If you are thinking of becoming a teacher and don’t know where to start, firstly you will need to know what ITT stands for. You will see this mentioned a lot when you are doing your research in to different training routes. ITT is the abbreviation for Initial Teacher Training and is the umbrella of teacher training, in which different routes in to teaching sit.
1. GCSEs: Firstly, applicants to teacher training need to have at least a grade C in English and Maths GCSE (or equivalent standard). If you are looking to get into primary teaching you will also need a grade C or equivalent in Science.
2. Degree: If you are thinking of becoming a secondary teacher your degree needs to be relevant to the subject you want to teach. Initial teacher training providers such as universities or schools make the final decision on whether your degree holds enough subject knowledge for you to teach that subject. Some providers may ask candidates to top up their subject knowledge with subject knowledge enhancement (SKE) courses. You will only be asked to do this if you are going to teach in a secondary school. The following secondary subject SKE courses are available: Chemistry, Computer Science, Design & Technology, Mathematics, Modern Foreign Languages, Physics. Most SKE courses are the equivalent of two weeks’ study, but some may be longer depending on whether a candidate needs a quick top-up or some in-depth knowledge.
3. Skills Tests: As of 1st July 2013 applicants to ITT courses must pass a numeracy and literacy skills test prior to the course starting.You will get 3 attempts at passing the tests. ITT providers will use the skills results to help them decide the suitability of an applicant. You should ensure that you take the tests before interview for the best possible chance of a successful application.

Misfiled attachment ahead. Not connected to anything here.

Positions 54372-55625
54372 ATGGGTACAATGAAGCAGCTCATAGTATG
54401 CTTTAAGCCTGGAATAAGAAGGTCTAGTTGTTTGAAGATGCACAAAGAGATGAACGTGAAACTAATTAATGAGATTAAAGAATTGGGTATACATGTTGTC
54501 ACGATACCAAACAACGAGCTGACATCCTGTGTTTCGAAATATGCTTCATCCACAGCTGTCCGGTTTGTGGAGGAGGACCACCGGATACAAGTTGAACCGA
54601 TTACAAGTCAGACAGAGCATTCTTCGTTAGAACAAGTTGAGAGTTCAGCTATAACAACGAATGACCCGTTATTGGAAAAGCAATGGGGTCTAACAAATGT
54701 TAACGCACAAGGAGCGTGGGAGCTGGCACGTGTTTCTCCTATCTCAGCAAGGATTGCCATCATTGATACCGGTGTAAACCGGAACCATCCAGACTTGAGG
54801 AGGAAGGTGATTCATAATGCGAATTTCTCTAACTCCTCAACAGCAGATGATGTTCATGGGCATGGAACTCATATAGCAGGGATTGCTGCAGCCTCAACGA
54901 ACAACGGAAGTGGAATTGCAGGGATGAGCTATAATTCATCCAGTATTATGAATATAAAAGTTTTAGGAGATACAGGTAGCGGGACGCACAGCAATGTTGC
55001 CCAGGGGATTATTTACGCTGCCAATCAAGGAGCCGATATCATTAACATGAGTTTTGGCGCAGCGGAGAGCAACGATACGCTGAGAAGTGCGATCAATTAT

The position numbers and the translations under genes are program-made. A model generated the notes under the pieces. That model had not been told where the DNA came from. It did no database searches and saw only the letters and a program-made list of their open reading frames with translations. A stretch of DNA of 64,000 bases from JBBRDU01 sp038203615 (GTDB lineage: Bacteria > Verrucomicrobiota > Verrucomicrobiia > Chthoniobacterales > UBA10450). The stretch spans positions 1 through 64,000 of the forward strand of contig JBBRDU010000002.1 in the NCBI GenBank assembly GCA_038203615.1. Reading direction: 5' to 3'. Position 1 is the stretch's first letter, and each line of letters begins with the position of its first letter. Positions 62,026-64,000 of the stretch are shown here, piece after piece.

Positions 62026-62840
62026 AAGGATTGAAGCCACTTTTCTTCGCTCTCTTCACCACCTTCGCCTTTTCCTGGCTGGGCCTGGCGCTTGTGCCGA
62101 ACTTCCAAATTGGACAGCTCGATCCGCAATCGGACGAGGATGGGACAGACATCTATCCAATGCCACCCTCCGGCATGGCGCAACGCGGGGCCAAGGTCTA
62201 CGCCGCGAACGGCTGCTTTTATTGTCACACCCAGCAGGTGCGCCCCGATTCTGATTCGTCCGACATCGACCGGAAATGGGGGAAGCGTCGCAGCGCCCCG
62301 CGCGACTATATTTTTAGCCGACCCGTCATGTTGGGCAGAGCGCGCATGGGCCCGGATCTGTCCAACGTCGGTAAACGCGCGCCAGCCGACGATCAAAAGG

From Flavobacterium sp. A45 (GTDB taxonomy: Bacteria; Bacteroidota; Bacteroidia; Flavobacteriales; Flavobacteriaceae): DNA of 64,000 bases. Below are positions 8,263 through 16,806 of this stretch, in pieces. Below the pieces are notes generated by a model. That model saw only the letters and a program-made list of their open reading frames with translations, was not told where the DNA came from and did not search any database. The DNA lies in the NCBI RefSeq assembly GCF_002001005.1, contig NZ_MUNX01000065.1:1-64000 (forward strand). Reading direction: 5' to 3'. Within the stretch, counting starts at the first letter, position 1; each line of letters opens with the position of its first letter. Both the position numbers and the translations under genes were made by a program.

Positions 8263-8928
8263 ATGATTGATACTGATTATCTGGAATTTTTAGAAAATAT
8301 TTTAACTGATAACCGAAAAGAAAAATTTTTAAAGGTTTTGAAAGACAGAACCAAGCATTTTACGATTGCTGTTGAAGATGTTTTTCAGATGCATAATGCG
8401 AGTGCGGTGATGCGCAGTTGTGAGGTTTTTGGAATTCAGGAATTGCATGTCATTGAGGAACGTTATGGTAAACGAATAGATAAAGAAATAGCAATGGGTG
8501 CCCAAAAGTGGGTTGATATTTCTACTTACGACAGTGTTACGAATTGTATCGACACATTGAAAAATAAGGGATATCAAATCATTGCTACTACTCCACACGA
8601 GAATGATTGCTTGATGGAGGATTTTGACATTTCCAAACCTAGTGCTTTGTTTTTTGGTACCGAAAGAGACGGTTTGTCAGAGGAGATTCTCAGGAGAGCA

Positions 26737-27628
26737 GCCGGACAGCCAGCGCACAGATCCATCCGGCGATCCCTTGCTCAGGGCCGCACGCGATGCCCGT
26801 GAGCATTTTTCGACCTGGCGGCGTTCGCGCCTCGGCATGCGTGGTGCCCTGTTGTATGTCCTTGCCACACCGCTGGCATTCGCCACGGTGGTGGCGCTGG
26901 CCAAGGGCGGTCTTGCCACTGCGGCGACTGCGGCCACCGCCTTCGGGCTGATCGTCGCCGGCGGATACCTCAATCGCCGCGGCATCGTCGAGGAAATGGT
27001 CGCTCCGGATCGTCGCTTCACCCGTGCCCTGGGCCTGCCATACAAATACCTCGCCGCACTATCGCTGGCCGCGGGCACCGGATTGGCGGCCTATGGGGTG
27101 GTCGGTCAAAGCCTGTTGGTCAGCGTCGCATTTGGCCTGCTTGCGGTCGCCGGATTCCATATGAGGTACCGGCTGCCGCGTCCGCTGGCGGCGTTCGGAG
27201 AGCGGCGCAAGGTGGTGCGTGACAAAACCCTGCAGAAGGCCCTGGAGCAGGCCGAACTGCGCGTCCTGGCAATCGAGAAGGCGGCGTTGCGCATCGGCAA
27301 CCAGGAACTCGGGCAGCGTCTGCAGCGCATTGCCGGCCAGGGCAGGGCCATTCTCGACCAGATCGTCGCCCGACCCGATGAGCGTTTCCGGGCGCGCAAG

You can do your teacher training either through a school, while employed at a school or through a higher education institution such as a university or college:
School-centred initial teacher training (SCITT) is a programme run by and based in schools.
There are currently 2 routes that you can take to “earn while you learn”
School Direct Training Programme (salaried)
You don’t need to put your career on hold whilst you wait to be accepted onto ITT. Whilst you are working towards your degree or after you have graduated you can gain teaching experience which will look great for your application.
Ofcourse, schools will always be willing to take on aspiring teachers to do voluntary work. Schools are very busy so the best way to achieve this is by putting on your suit and taking your CV down in person.
You can work in a school as a cover supervisor where you will oversee lessons and supervisor pupils in class.
For you to work as a cover supervisor at Aspire People all you need is a few weeks experience of working with children and hold a degree or be working towards completing one. The benefits of working with Aspire People is that we offer free training courses to all our cover supervisors, we are able to offer you a mixture of work at different schools which help enhance your experience and we will also write you a reference on letter headed paper which you can take to your ITT interview.
One of the main reasons students don’t get accepted onto ITT courses is because of a lack of experience. At Aspire People we can help you with gaining some teaching experience. You can work as a Cover Supervisor (unqualified teacher) in schools across the Midlands.
If you are interested in becoming a cover supervisor contact our supply teaching agency today